While there is currently no formal timescale for a decision on Fresh Claims, a decision should be made within a ‘reasonable time’. The Court of Appeal held in the case of R (S) v SSHD  that a delay of more than 2.5 years in considering an initial asylum application was unlawful.
In 2007, the High Court indicated that a delay of 6 years waiting for a decision was unlawful. It was revealed that Home Office had a delay of over 400,000 cases unresolved and indicated that the Government has a target catching up with the backlog of cases by 2011.
The High Court’s position is that claims based on delay are only likely to succeed in exceptional circumstances. That is if the delay is so excessive as to be regarded as manifestly unreasonable.
You should write to the Home Office, asking them to make a decision on your application and remind them that you have now been waiting a lengthy period. You should ask them when they will be making a decision on your case. You should give them some time, maybe a month to get back to you.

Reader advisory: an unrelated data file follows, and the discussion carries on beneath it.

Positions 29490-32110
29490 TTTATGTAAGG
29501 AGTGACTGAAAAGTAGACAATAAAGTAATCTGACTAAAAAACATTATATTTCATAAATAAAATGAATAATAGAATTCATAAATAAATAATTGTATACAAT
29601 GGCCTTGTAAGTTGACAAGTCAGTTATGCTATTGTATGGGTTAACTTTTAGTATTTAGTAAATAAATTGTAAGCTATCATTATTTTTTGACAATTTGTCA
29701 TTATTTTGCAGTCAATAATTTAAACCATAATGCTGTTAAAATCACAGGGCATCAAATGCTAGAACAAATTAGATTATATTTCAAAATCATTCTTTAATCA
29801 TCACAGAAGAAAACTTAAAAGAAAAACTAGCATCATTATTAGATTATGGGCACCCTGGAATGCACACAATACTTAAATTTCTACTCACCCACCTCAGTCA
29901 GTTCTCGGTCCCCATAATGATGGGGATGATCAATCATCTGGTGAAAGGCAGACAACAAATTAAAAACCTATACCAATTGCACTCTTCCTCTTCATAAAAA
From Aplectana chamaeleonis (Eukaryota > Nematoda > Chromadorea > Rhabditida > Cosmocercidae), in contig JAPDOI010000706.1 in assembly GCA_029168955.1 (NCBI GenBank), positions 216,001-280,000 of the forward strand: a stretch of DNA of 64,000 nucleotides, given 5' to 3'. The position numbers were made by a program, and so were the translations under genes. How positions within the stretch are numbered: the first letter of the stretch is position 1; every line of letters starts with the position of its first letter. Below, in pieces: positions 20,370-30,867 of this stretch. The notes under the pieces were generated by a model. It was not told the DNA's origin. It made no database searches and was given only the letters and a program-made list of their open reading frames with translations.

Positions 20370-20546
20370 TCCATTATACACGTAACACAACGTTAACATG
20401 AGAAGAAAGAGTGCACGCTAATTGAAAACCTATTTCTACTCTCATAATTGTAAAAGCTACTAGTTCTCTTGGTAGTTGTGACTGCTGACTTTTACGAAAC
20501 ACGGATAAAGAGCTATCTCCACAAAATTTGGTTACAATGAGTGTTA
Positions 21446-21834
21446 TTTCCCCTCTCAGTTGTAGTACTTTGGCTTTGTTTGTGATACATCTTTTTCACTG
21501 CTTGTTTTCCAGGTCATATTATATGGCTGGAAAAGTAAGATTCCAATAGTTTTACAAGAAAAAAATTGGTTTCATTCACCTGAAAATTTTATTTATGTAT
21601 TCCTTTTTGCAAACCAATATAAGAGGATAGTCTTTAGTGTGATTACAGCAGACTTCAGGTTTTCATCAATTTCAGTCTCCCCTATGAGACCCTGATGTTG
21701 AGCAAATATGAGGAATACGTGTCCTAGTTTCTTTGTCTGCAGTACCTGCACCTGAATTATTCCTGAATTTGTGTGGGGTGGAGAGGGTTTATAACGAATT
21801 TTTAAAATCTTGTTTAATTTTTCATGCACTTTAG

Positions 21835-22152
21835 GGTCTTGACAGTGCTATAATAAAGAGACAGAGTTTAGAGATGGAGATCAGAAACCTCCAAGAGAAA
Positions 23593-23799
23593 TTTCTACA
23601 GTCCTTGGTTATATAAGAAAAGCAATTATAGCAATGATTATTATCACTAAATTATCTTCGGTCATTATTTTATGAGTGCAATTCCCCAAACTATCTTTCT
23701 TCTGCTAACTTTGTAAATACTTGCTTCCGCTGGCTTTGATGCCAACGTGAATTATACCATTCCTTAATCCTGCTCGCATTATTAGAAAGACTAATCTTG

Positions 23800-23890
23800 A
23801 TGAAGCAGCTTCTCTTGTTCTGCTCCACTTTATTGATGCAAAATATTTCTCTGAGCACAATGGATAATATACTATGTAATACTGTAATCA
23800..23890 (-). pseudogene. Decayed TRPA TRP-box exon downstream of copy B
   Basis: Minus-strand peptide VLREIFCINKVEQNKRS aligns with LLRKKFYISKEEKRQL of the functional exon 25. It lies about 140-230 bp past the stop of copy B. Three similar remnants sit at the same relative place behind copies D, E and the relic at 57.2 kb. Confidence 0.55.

If, nothing is forthcoming after writing to them, you may want to thing about challenging the delay by way of Judicial Review.
If you are going to make a Judicial Review application, make sure that you first send the Home Office’s legal team known as GLD, a Pre Action Protocol letter letting them know that you have been waiting for a decision on your case for an exceptionally long time. If you feel that your life has been put on hold for the time that you have been waiting for a decision, as everything is tied to receiving a decision in your case, you should also set this out in your letter. You should set out that you will be lodging a Judicial Review application to the Court, if they do not make a decision on your case. By law you must give the GLD 28 days to respond to your letter before making the Judicial Review application.
Possible reasons for making an application for Judicial Review based on delay are that:-
- The failure of the Home Office to make a decision is irrational and unreasonable.
- If no indication has been given as to when the Home Office is likely to make a decision in your case, then this is arguably an abuse of power.
Click here for information on making a Judicial Review application.